The offshore oil industry has focused its safety efforts over the past 20 to 30 years on preventing incidents and injuries to people, basically preventing slips, trips and falls – the occupational health and safety aspects.
In parallel there have been efforts to prevent major incidents involving multiple fatalities, or asset threatening events, and Macondo and Montara have further emphasised the need to continue to emphasise the need for prevention.
The International Marine Contractors Association (IMCA), in its guidance, has addressed major events through, for example, its work on dynamic positioning (DP) and hence collision avoidance, engine room safety and hence fire and explosion safety, major equipment safety (like cranes), and diving with its associated threats to a whole diving team.
This year IMCA will be putting major incident prevention in marine operations under the conference spotlight at their annual Safety and Environmental Seminar, taking place 19-20 February 2013 at the JW Marriott Hotel in Dubai, UAE.
“Indeed, major incident prevention is the theme of the seminar which includes a wide range of safety, environmental, health and legislation issues, including successful initiatives to improve company/industry performance, current issues and lessons learnt from incidents and all-important near-misses, ” explains IMCA’s Technical Director, Jane Bugler. “Major incidents will be an underlying theme throughout. IMCA’s role, as evidenced by our information note ‘Preventing Major Incidents in Offshore Operations and Marine Construction’, is very much to help our members globally deliver safe and efficient projects, with care of their assets being fundamental, while never taking our eye off the ‘ball’ of occupational health and safety, which remains vitally important.”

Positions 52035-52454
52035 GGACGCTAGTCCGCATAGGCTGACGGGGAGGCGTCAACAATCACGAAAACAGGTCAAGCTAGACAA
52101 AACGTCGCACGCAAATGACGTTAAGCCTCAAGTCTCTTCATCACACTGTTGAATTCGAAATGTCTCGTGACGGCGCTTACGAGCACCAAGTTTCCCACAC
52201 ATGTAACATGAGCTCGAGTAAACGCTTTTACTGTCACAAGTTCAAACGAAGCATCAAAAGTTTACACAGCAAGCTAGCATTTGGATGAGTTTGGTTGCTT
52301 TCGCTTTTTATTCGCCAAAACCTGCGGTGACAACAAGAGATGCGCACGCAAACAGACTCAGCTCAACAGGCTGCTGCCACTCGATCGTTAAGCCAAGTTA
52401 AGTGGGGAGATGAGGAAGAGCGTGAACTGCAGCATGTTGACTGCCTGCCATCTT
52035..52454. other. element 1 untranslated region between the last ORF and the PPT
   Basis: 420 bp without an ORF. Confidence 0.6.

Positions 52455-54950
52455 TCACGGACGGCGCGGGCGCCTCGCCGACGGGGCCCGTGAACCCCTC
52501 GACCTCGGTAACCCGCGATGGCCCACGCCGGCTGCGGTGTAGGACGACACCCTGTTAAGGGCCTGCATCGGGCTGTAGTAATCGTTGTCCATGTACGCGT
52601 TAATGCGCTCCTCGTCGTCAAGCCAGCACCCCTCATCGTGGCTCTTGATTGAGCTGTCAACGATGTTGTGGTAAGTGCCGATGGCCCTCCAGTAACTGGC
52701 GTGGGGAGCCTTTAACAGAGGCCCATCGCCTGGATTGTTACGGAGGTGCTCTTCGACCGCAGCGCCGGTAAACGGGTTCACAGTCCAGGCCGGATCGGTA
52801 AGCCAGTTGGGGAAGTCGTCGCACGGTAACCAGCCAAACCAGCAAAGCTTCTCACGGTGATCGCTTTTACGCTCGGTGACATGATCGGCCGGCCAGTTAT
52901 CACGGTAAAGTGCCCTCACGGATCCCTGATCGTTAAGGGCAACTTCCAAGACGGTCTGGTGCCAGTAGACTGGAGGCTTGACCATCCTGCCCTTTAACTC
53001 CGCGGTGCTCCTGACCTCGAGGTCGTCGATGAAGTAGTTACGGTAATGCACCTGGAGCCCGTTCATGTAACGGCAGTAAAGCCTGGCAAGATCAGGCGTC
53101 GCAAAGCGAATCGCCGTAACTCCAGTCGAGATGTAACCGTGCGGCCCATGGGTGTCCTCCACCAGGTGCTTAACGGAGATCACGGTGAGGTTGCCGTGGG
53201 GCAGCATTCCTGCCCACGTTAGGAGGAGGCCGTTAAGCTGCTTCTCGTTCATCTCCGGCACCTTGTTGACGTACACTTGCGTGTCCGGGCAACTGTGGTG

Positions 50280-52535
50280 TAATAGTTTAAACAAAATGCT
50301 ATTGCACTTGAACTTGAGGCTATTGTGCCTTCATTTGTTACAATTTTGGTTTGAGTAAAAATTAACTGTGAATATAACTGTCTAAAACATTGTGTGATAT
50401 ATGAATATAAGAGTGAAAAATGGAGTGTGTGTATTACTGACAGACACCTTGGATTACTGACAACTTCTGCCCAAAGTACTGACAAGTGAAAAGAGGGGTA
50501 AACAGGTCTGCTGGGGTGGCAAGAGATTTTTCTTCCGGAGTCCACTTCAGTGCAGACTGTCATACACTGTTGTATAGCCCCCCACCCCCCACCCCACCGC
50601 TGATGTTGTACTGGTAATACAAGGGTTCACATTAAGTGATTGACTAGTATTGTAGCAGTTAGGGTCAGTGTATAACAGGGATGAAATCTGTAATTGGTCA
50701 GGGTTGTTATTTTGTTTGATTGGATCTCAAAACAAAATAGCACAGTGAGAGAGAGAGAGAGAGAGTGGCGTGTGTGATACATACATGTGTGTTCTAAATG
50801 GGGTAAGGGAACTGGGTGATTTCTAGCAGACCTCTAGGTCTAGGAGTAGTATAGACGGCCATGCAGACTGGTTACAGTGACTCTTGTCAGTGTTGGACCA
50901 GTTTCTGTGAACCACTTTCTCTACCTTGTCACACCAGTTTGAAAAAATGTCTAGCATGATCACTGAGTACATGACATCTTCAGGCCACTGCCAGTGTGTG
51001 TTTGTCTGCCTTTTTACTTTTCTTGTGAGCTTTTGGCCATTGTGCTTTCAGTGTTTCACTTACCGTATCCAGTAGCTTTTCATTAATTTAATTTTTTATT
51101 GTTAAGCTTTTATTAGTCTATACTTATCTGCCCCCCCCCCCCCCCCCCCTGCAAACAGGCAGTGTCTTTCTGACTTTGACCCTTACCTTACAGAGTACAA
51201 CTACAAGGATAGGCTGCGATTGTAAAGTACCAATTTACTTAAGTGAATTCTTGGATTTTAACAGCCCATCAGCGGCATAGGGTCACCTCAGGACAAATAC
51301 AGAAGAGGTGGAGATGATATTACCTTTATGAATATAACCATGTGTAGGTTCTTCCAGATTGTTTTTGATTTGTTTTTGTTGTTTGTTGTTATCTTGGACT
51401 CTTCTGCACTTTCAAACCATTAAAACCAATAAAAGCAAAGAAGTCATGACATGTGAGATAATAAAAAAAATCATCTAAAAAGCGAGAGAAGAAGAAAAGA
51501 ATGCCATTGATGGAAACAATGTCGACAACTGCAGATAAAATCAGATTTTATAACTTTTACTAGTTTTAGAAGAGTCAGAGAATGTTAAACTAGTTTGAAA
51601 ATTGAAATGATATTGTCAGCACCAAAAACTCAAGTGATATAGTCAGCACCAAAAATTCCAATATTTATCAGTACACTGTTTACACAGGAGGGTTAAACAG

Day by day Following an introduction by Chris Rodricks of SEAMEC, Chairman of IMCA Middle East & India Section, David Forsyth, Bibby Offshore and Chairman, IMCA Safety, Environment & Legislation (SEL) Committee and Henk van Ketel of Heerema Marine Contractors will deliver a keynote address ‘The relationship between product quality, safety, health & environment – it’s all quality!’.
Following this, the first day of the seminar sees a mixture of presentations, a case study (‘Learning from incidents’), and workshops. There are six presentations ‘Moving beyond an industry average LTIF: can a zero LTI make us incident free?’ (Bo Damsgaard, Maersk Oil Qatar), ‘Major accident events – assessment & mitigation in offshore marine construction’ (Francesco Colletti & Angelo Spingardi, Saipem); ‘Learning by rejection – lessons in safety case development’ (Sean Kenwery, Technip); ‘Offshore risk assessments’ (Neil Holland, Marex Marine & Safety Services); ‘Medical monitoring onboard vessels’ (Stephen Watt & David King, Capita); and ‘Health risk assessment’ (Frano Mika, Saipem) while the two workshops look at ‘Is the safety case approach beneficial in identification of major hazard prevention’ and ‘Offshore health management’.